Today, cloud computing has achieved widespread adoption by companies across the board. It has been embraced by businesses that want to utilize the resources and capabilities of large enterprises but, at the same time, reduce costs, decrease their IT infrastructure and work from remote locations on the Internet connected device of their choice.
The birth of cloud computing put the power of technology in the hands of non-technical men and women who can now store and analyze large quantities of data. They have the ability to scrutinize their most profitable customers and understand their buying habits, as well as implement new strategies like just-in-time inventory controls.
This new technology revolution has also spawned innovations like Big Data, BYOD (Bring Your Own Device), the Internet of Things and the consumerization of IT. These advancements, combined with the need to more accurately and quickly analyze vast quantities of information in real-time, have caused cloud computing to already become inadequate for certain applications.
So, if cloud computing, which has just recently achieved mainstream adoption, is already inadequate, what is the answer? What is the next technology innovation? It is fog computing.
What is Fog Computing?
Just like the real fog that you see in the sky which hovers between the ground and the clouds, fog computing takes place between end user devices which produce data and the technology cloud located in a data center.
Rather than data traveling from a device like a car, an industrial robot or an exercise wristband all the way to a data center server for processing and analysis and then traveling back to the device for reporting, the processing and analysis is done on separate network devices which sit significantly closer to the source. Often called edge devices, they are located on the edge of the network in the fog rather than in the cloud. These edge devices can be placed anywhere with a network connection including a hospital’s emergency room or on an electrical pole on a street corner rather than needing to be housed in a corporation’s server room or data center.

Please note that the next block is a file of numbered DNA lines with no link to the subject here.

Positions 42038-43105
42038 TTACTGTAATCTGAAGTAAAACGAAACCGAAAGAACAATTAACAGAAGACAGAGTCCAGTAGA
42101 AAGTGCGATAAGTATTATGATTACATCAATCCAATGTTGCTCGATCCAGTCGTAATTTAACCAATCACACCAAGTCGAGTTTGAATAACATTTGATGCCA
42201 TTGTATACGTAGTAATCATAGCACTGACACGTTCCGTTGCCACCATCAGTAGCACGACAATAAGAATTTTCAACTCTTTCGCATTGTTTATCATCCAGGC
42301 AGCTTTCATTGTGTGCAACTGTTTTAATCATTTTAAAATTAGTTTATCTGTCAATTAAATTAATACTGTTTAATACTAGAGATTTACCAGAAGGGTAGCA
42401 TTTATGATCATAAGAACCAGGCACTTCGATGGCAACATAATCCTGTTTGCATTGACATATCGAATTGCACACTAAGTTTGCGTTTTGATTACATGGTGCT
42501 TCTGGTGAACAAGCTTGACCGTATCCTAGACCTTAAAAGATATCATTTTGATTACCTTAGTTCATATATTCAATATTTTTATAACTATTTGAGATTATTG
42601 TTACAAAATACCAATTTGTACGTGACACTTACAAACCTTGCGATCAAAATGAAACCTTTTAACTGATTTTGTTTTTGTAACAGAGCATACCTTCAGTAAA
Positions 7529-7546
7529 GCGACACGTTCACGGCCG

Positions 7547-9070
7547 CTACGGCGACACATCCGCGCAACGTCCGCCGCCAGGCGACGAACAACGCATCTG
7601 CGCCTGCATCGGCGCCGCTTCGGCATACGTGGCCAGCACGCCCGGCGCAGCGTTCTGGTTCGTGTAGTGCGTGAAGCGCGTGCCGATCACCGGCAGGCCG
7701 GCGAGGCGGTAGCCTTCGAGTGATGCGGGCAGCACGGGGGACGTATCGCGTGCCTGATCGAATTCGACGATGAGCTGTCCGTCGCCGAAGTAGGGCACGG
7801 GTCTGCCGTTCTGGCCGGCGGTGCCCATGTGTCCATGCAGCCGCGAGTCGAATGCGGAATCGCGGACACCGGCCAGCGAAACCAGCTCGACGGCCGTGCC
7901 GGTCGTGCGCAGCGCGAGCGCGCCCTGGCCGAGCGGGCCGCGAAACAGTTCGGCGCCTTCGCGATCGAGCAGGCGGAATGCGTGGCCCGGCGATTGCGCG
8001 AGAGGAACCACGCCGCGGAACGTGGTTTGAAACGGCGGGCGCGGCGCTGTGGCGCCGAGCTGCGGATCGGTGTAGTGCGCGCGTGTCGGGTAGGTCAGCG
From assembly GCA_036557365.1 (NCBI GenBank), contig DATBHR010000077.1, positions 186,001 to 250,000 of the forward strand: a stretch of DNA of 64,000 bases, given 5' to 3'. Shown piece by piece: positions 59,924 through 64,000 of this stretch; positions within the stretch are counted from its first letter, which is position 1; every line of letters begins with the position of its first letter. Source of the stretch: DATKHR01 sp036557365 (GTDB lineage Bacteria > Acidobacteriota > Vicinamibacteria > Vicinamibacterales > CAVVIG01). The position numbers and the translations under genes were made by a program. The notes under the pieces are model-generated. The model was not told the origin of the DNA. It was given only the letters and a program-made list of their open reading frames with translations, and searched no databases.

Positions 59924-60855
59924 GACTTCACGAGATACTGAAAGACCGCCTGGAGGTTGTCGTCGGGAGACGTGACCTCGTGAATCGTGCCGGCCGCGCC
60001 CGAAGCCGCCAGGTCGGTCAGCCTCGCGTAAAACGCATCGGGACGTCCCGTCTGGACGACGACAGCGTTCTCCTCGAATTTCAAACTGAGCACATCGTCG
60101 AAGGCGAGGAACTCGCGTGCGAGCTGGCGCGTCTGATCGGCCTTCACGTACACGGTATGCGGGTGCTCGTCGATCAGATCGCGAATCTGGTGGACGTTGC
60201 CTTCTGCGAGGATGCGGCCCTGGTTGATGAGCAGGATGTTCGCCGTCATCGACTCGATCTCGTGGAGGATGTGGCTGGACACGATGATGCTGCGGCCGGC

Source: OpenFog Consortium
Fog Computing vs Cloud Computing
Although the cloud was designed to receive, process and store data, it is not equipped to handle the number of connected devices that are currently in use, the incredible volume and types of data they produce, and the rate at which we now generate that data.
The biggest challenges facing today’s modern cloud are latency and bandwidth issues. Because data must often travel long distances from the end user device to the data center for processing and storage, latency of even a few seconds can cause significant problems for applications requiring immediate feedback.
In addition, as the amount of data our devices generate continues to grow, the bandwidth needed to transmit and process that data will continue to grow while data transmission speeds and other network limitations remain the same.
Fog computing, on the other hand, takes the pressure off cloud computing by:
- Minimizing Latency: Milliseconds are critical when determining if a medical device needs to assist a patient with breathing or if a car should stop automatically when approaching a parked vehicle because the driver has not yet applied the brakes. The closer the analysis can happen to the device, the more quickly an informed response can be made.
- Preserving Bandwidth: It is unrealistic to think that current network infrastructures can successfully transport data from all of the devices which will require real-time data processing. Fog computing enables that processing and analysis to happen on edge devices much closer to where the data is created, and only transport select types and amounts of data to the cloud for long-term storage.
- Increasing Security: All data needs to be secured in transit to and from the cloud as well as in storage. The shorter the distance that the data needs to travel, the more secure it will be. In addition, a few industry regulations bar offsite storage of some data. Not only does fog computing significantly shorten the distance between the devices generating and processing the data, it also enables both devices to potentially be in the same building as in a manufacturing application where information from assembly line robots is generated and analyzed.
- Delivering real-time insights: Enabling the processing of data to take place closer to the source helps companies achieve actual, real-time data processing.
Fog Computing and the Internet of Things